I considered omitting this section on Moldovan behavior since keeping things positive is important to me. However, since I also value transparency, I feel that this section is important for preparing you for what to possibly expect when interacting with locals. That said, when reading this section, please keep in mind that these observations are based on my personal experience after spending only one week in Moldova.
From my research before arriving to Moldova, I found that many were quick to label Moldovans as rude. However, after spending time in Moldova, I couldn’t help but to feel that their “rudeness” stems from sadness.
I was smiled at only twice during my one week stay and that was with me smiling enthusiastically at them first. Based on my observation, it was also rare to see locals smiling at each other. If you accidentally bump into each other, forget it. You’ll likely be chewed out in Romanian or Russian…or both. Then again, when I arrived to Ukraine, my Airbnb host told me that I smile too much and that it was intimidating. So, there’s something to be said about cultural perceptions.
I also found that Moldovans don’t have a sense of personal space, like we do in the U.S. For example, on the bus to Orheiul Vechi, a woman plopped her purse filled with mushrooms on my lap, presumably at the same time she asked me if she could, although I, of course, couldn’t understand her. Similarly, when waiting in lines, I oftentimes felt the person behind me on my heels.
Don’t be alarmed if you’re walking down the street and someone dressed in a passport or other “salesy” attire encourages you to apply for a Romanian passport. It’s totally normal in Moldova.
Romanian passports are Moldovan gold.
Wages and education are better in Romania. If someone studies in Romania, especially if they attend college there, they stand a better chance of a fruitful career since the European Union recognizes Romanian degrees but doesn’t recognize Moldovan degrees.
A high number of Moldovans are of Romanian decent. Nowadays, anyone with grandparents who were born in Romania are automatically eligible to receive a Romanian passport. Hence, lots of passport agencies are found in Chişinău. And, if you look Moldovan enough, like I apparently did, you just may be encouraged to apply for a Romanian passport.
Places to visit in Chişinău
Now that you have an idea of what to expect culturally, let’s cover the places to visit in Chişinău.
1. Valea Morilor Park
Do as I didn’t and make sure that seeing Valea Morilor Park is one of the first things on your list of places to visit in Chişinău.
The park offers a much needed nature retreat away from the busy sidewalks and cement buildings of downtown. There’s a sidewalk that borders a small lake. Here, you’ll find locals walking their dogs and babies lined up in strollers at nearly every bench (during the summer, at least).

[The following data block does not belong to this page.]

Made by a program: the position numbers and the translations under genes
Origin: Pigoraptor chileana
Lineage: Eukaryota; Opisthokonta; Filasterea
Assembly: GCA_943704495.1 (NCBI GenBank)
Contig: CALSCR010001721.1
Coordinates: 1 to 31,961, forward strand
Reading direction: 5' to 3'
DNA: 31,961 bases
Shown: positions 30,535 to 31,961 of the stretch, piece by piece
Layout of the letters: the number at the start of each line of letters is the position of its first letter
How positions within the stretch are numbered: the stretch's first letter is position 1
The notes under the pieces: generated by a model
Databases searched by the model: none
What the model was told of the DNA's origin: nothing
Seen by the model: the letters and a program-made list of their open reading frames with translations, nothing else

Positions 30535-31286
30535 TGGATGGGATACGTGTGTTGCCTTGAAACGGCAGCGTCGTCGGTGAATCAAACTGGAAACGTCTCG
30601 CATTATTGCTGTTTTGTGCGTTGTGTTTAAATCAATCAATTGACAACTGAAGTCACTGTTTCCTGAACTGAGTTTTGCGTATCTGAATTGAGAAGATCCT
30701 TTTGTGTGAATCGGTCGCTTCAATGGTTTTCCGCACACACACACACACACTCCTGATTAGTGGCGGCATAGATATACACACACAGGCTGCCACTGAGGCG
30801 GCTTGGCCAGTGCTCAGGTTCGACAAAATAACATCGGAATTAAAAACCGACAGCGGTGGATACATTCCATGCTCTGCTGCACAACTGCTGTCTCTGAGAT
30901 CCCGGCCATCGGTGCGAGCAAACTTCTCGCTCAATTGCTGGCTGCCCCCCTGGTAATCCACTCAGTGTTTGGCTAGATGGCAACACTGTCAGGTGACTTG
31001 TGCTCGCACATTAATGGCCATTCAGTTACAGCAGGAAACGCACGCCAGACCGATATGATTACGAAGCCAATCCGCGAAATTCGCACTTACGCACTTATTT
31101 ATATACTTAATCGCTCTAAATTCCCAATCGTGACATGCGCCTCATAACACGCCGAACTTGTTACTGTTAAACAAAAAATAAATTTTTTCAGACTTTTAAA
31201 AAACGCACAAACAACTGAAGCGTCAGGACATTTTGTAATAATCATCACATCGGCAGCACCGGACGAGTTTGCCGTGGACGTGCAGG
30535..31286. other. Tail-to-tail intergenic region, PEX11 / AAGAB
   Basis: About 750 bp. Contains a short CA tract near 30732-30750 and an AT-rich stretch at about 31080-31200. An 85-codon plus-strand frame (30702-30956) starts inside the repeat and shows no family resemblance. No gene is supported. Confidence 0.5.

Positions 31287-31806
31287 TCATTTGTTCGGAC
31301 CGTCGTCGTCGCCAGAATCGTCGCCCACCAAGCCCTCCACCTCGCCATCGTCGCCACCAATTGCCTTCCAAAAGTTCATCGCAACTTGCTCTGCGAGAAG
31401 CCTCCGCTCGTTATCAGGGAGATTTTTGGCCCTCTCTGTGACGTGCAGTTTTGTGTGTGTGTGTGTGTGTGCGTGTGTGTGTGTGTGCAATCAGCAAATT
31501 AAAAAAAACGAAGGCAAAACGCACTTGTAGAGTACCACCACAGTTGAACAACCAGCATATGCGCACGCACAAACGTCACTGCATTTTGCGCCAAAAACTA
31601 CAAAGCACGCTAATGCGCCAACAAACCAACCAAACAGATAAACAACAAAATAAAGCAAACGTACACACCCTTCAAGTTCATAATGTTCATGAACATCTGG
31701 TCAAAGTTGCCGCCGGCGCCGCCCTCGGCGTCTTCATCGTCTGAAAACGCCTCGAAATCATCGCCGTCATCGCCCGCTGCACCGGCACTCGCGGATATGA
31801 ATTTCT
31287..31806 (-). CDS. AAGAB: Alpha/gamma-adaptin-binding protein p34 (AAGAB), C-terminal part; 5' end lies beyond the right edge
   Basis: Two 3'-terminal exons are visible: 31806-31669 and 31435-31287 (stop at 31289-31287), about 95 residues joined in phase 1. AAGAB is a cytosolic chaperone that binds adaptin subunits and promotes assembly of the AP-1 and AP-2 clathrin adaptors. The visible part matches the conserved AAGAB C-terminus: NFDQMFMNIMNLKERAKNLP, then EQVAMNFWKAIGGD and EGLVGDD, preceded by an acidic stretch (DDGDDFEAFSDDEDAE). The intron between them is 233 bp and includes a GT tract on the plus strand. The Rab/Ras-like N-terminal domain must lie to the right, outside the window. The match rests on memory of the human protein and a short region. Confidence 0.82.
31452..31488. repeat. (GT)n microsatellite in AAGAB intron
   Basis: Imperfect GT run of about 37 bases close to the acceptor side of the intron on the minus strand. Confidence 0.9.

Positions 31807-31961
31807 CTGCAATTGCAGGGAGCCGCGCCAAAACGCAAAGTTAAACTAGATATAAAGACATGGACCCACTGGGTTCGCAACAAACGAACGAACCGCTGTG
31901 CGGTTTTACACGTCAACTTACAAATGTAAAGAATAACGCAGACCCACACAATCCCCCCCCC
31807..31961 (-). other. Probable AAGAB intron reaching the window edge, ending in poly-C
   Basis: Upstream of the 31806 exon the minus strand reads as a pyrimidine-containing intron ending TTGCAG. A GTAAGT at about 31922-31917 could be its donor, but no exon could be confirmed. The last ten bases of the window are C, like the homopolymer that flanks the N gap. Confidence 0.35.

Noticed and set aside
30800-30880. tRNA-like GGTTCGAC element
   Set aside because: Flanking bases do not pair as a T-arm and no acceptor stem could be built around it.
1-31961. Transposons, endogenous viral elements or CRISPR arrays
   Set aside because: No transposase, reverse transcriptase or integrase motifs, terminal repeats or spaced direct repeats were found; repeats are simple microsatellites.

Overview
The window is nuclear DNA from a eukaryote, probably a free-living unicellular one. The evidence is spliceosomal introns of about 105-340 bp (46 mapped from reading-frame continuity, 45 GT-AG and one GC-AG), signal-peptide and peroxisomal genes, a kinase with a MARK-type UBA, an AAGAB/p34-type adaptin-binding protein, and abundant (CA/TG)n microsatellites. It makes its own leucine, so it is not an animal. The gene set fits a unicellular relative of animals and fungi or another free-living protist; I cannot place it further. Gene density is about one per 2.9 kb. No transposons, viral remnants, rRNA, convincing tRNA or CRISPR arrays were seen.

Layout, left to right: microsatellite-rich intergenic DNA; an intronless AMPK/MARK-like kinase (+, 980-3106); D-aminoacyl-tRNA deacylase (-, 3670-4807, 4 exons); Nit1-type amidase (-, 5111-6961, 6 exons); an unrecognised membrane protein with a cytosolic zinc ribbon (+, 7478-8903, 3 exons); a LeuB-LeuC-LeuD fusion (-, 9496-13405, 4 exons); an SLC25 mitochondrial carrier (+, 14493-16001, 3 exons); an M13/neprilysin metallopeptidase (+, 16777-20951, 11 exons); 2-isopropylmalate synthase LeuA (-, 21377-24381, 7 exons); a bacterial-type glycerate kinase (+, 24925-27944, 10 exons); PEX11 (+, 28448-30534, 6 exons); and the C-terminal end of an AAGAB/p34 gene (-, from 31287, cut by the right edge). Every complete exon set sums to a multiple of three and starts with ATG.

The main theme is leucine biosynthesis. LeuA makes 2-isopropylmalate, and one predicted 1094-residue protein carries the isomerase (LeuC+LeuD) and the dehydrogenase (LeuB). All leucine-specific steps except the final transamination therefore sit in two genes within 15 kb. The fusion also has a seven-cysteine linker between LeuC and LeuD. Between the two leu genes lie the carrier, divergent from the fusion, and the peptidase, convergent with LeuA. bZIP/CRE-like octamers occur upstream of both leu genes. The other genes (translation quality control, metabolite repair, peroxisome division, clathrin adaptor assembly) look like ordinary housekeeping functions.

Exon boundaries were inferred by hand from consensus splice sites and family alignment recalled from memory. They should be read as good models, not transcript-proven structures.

There’s a beach at the far end of the lake that you can walk to. However, if you arrived in your swimsuit, you may change your mind when you see the greenish-brown water. Kayakers and fishermen can also be seen at the lake, but no amount of money could get me to eat fish from there.
Aside from enjoying the park by land, make sure to take some time to explore the neighborhoods immediately surrounding the park. Huge houses and manicured lawns can make you forget that you’re in Chişinău.
2. Visit a Winery
Moldova is known for its wine. In fact, Moldova produced the majority of wine for the Soviet Union.
Nowadays, winery visits are a popular thing to do for those visiting Moldova. The very best option is the Cricova Winery. This winery is located in Cricova, which is a mere 15 km from Chişinău.
The Cricova wine cellar was initially created in the 15th century when limestone was extracted to build Chişinău. It wasn’t until the 1950’s when the tunnels were turned into a wine cellar.
3. Take a free walking tour
Free walking tours are the thing to do in Europe these days, and Moldova has taken notice. Nonetheless, due to how few tourists pass through the country, there’s only one free walking tour per week in Chişinău.
The free English Walking Tour of Chişinău takes place every Saturday at 10:00am. Tours are pretty much guaranteed to run during the months of March – October. However, from November – February, changes or cancellations are possible, depending on the weather. You can check English Walking Tour of Chişinău’s Facebook page for the latest information on whether or not the tour will run.
In addition to the standard walking tour, there’s also a free Jewish Cemetery Walking Tour. The tour is held every Wednesday at 11:00am.